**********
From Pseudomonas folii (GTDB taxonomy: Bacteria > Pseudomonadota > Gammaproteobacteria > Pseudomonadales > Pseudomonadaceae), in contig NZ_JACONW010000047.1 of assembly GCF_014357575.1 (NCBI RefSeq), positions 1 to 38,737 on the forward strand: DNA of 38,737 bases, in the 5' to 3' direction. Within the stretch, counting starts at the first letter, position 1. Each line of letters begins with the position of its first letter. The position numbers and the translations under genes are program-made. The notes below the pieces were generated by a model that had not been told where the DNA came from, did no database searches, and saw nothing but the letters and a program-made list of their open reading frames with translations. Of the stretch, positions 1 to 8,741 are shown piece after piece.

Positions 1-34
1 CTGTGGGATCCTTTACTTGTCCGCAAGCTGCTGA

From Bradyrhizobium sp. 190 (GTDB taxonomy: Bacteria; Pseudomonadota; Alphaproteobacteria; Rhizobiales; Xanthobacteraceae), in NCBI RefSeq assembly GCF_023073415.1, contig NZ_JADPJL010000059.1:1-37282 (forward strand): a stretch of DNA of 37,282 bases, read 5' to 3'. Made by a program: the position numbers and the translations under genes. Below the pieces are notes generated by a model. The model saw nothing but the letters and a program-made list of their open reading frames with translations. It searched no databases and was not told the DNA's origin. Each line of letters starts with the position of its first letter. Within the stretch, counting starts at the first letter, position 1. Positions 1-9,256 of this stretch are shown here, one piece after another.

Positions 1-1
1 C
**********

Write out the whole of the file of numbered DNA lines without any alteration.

From Pseudomonas folii (GTDB taxonomy: Bacteria > Pseudomonadota > Gammaproteobacteria > Pseudomonadales > Pseudomonadaceae), in contig NZ_JACONW010000047.1 of assembly GCF_014357575.1 (NCBI RefSeq), positions 1 to 38,737 on the forward strand: DNA of 38,737 bases, in the 5' to 3' direction. Within the stretch, counting starts at the first letter, position 1. Each line of letters begins with the position of its first letter. The position numbers and the translations under genes are program-made. The notes below the pieces were generated by a model that had not been told where the DNA came from, did no database searches, and saw nothing but the letters and a program-made list of their open reading frames with translations. Of the stretch, positions 1 to 8,741 are shown piece after piece.

Positions 1-34
1 CTGTGGGATCCTTTACTTGTCCGCAAGCTGCTGA

From Bradyrhizobium sp. 190 (GTDB taxonomy: Bacteria; Pseudomonadota; Alphaproteobacteria; Rhizobiales; Xanthobacteraceae), in NCBI RefSeq assembly GCF_023073415.1, contig NZ_JADPJL010000059.1:1-37282 (forward strand): a stretch of DNA of 37,282 bases, read 5' to 3'. Made by a program: the position numbers and the translations under genes. Below the pieces are notes generated by a model. The model saw nothing but the letters and a program-made list of their open reading frames with translations. It searched no databases and was not told the DNA's origin. Each line of letters starts with the position of its first letter. Within the stretch, counting starts at the first letter, position 1. Positions 1-9,256 of this stretch are shown here, one piece after another.

Positions 1-1
1 C